OTC TOPICAL HORMONE-CONTAINING PRODUCTS: COSMETIC CLAIMS ONLY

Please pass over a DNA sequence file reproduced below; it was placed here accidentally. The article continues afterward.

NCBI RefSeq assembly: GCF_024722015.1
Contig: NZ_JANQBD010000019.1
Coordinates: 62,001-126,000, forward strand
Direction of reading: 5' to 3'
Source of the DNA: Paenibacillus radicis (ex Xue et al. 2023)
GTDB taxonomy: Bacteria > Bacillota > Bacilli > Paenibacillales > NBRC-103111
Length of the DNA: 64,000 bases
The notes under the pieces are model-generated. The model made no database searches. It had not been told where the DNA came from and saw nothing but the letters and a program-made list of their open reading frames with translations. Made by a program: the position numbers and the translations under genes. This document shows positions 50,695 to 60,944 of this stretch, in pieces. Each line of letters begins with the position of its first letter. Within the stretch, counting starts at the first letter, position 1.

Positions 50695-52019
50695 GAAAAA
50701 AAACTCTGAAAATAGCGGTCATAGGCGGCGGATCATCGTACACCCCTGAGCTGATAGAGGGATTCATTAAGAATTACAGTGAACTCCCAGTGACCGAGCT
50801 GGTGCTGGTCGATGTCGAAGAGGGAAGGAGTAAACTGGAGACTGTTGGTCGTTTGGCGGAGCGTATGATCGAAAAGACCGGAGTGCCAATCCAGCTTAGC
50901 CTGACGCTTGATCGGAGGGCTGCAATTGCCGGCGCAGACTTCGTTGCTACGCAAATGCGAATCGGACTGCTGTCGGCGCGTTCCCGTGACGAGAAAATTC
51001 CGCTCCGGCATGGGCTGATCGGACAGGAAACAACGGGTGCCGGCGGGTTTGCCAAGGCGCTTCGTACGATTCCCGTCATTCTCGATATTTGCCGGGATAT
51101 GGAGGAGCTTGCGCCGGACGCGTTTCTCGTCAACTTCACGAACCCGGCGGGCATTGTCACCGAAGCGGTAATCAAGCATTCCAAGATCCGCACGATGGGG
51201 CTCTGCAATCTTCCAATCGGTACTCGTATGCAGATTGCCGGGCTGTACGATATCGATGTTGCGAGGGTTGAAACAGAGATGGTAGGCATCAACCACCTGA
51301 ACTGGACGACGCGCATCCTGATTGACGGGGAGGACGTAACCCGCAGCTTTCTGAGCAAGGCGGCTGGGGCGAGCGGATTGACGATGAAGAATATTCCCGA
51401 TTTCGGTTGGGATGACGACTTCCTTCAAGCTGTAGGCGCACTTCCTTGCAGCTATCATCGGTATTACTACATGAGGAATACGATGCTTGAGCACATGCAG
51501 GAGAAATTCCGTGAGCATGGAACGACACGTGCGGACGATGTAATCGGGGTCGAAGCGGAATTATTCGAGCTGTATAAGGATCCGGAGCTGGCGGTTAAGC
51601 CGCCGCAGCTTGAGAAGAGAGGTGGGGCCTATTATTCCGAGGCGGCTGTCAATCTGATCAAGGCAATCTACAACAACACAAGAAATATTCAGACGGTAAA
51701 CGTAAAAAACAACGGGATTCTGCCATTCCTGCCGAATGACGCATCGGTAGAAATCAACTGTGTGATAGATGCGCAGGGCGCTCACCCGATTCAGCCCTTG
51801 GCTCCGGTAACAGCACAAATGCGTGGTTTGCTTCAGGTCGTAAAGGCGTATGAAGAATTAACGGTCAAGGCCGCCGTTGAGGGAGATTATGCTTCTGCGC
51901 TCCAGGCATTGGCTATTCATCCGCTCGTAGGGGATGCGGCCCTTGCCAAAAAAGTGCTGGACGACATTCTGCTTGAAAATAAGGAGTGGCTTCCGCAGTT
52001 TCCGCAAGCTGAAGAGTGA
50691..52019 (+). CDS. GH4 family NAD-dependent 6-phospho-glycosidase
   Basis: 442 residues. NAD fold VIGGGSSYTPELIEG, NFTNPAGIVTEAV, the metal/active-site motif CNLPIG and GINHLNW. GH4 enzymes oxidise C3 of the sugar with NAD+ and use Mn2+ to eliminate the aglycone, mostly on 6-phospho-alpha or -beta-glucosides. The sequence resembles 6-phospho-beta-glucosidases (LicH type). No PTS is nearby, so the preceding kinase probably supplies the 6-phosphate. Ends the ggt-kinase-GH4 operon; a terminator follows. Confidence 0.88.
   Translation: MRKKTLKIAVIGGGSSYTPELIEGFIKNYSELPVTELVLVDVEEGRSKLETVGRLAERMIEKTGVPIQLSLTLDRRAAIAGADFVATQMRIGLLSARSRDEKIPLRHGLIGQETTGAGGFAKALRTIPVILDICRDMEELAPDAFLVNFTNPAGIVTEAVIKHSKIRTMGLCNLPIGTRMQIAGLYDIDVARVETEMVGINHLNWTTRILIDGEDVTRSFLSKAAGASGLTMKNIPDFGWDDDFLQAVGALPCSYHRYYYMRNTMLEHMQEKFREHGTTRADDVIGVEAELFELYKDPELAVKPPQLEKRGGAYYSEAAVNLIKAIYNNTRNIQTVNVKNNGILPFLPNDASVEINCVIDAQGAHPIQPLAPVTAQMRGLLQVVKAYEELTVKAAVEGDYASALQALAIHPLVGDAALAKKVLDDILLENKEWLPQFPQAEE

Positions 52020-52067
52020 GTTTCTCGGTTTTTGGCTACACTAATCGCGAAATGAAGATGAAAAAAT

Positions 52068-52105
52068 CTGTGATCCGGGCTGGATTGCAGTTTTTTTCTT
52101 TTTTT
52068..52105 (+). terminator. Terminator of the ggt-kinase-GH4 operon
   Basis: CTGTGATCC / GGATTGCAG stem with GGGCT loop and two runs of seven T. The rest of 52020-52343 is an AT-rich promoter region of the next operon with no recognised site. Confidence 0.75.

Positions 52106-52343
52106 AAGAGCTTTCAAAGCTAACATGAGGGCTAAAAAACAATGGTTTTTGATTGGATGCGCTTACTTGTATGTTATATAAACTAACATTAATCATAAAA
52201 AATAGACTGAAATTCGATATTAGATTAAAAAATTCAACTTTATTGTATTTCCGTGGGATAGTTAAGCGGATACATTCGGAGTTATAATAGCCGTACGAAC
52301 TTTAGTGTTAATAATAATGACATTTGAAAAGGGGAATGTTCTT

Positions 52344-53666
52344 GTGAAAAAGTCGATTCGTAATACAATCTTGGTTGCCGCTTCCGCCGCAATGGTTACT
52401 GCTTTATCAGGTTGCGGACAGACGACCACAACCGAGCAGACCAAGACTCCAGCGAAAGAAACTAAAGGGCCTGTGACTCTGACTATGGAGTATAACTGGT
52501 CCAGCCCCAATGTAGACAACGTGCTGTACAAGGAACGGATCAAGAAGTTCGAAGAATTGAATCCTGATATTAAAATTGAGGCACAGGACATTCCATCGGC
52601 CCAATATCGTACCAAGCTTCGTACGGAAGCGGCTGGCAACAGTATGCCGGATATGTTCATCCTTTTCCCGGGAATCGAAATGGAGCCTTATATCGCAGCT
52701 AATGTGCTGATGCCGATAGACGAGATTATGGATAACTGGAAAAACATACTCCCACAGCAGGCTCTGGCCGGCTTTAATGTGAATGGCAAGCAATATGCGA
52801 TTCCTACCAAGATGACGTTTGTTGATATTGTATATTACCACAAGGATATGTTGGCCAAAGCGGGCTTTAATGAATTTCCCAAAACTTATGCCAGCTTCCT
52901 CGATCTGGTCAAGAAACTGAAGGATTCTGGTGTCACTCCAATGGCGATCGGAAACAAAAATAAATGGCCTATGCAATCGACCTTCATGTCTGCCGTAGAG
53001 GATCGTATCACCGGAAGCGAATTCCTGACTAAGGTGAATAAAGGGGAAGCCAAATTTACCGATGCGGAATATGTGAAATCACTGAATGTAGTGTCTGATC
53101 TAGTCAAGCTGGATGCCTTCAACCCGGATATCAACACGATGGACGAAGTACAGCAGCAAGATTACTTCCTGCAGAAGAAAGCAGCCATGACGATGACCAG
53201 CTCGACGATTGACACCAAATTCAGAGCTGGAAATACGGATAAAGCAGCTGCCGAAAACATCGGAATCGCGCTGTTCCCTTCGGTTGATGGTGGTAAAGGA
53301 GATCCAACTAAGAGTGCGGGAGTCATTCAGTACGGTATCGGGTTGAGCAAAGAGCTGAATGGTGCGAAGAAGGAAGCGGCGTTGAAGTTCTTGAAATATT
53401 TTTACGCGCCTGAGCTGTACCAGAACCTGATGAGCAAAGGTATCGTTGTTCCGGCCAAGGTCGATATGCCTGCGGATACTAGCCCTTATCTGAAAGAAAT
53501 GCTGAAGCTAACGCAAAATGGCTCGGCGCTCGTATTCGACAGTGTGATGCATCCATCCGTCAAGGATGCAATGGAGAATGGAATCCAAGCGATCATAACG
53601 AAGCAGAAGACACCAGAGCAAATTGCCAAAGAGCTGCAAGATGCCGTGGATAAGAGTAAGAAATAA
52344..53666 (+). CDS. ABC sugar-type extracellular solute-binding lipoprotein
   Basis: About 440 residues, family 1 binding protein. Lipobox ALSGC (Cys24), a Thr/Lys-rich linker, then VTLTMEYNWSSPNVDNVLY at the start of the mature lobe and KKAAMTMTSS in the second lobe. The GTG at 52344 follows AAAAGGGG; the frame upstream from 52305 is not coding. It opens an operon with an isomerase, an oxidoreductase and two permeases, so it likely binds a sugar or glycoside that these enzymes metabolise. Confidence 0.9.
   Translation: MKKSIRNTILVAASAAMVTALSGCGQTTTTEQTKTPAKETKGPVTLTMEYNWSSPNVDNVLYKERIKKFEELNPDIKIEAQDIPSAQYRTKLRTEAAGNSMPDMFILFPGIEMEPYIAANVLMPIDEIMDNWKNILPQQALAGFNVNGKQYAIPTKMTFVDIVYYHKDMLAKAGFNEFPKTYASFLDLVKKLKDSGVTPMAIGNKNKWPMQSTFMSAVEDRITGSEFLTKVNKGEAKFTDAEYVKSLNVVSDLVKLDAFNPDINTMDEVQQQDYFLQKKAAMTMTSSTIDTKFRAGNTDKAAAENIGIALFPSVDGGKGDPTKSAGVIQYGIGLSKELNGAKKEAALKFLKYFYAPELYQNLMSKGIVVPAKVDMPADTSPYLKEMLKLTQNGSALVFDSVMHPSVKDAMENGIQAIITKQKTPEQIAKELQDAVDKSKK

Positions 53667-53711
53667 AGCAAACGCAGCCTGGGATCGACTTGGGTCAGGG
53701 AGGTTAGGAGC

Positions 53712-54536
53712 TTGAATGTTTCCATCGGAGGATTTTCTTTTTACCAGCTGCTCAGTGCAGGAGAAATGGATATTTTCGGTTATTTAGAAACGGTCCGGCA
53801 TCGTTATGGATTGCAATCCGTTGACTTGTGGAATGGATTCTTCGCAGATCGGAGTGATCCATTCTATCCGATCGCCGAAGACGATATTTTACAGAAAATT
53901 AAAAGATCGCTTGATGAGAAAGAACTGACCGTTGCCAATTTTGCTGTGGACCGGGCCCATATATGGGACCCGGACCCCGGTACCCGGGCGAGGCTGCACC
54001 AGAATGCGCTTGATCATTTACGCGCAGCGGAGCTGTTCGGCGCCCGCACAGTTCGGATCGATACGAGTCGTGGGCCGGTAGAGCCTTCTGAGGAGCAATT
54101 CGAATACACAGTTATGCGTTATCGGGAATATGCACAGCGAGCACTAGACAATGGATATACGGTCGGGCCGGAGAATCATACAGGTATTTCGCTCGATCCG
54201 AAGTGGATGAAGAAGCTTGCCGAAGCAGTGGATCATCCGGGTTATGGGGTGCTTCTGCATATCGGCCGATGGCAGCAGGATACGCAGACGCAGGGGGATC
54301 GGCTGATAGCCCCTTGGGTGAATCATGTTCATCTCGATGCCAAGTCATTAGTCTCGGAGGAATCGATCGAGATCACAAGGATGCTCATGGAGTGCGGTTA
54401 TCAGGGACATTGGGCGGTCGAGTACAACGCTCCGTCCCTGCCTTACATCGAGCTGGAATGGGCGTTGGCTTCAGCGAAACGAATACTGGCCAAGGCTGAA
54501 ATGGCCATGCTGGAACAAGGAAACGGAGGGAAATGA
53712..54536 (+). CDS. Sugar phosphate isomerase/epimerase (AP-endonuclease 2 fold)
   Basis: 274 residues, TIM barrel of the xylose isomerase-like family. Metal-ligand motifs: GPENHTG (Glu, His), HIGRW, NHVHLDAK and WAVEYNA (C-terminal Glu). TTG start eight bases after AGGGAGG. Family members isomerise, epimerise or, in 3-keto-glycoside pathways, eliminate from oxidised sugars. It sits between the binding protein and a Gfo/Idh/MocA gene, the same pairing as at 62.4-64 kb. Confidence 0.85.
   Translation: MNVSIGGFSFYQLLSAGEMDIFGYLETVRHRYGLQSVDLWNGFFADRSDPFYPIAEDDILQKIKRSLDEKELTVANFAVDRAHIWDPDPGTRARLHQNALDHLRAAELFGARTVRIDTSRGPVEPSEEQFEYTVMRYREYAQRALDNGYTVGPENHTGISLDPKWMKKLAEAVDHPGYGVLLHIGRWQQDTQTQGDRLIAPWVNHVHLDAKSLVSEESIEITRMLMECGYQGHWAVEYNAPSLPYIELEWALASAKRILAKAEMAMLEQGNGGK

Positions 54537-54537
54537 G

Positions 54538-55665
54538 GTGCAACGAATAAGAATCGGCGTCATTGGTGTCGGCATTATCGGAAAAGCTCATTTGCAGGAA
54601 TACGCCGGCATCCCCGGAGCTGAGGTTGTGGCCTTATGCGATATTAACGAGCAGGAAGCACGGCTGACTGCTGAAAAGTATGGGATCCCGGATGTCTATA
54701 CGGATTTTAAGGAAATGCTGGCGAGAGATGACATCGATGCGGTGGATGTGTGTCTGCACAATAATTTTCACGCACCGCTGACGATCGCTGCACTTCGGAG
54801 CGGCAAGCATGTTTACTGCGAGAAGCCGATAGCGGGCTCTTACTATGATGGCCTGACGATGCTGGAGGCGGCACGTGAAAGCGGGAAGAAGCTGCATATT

OTC TOPICAL HORMONE-CONTAINING PRODUCTS: COSMETIC CLAIMS ONLY are permitted, FDA said in its proposed rule for the product class. The rulemaking, published in the Oct. 2 Federal Register, proposes that "topically applied hormone-containing drug products for OTC human use are not generally recognized as safe and effective and are misbranded." Although the proposed rule does not include any Category I ingredients, FDA noted that manufacturers of skin cream products could continue marketing products that contain hormones if the products do not make drug claims. A key labeling issue is reference to the term "hormone," which FDA said would render a product a drug. "The agency considers the use of the word 'hormone' in the text of the labeling (e.g., 'This cream (or oil) is scientifically formulated to contain a hormone') or in the ingredient statement to be an implied drug claim," FDA said. "The claim implied by the use of this term is that the product will have a therapeutic or some other physiological effect on the body. Therefore, reference to a product as a 'hormone cream' or any statement in labeling that 'hormones' are present in the product will be considered to be a therapeutic claim for the product, or a claim that the product will affect the structure or function of the body, and will consequently cause the product to be a drug," the proposed rule states. * FDA noted that manufacturers may "denominate" the hormone ingredient "in the labeling by any appropriate name." However, FDA said the "use of the chemical name is preferable." As an example, the agency cited progesterone, for which the chemical name is pregn-4-ene-3,20-dione. The agency also cautioned that "any statement on the label of a cosmetic product of the presence of a hormone ingredient, e.g., 'contains natural estrogen and progesterone' . . . must not be given undue prominence." The proposed rule does not affect the hormone product hydrocortisone, which is Category I for itching under the external analgesic OTC rulemaking. FDA is accepting comments on the hormone proposed rule through Dec. 1 and new data through Oct. 2, 1990.
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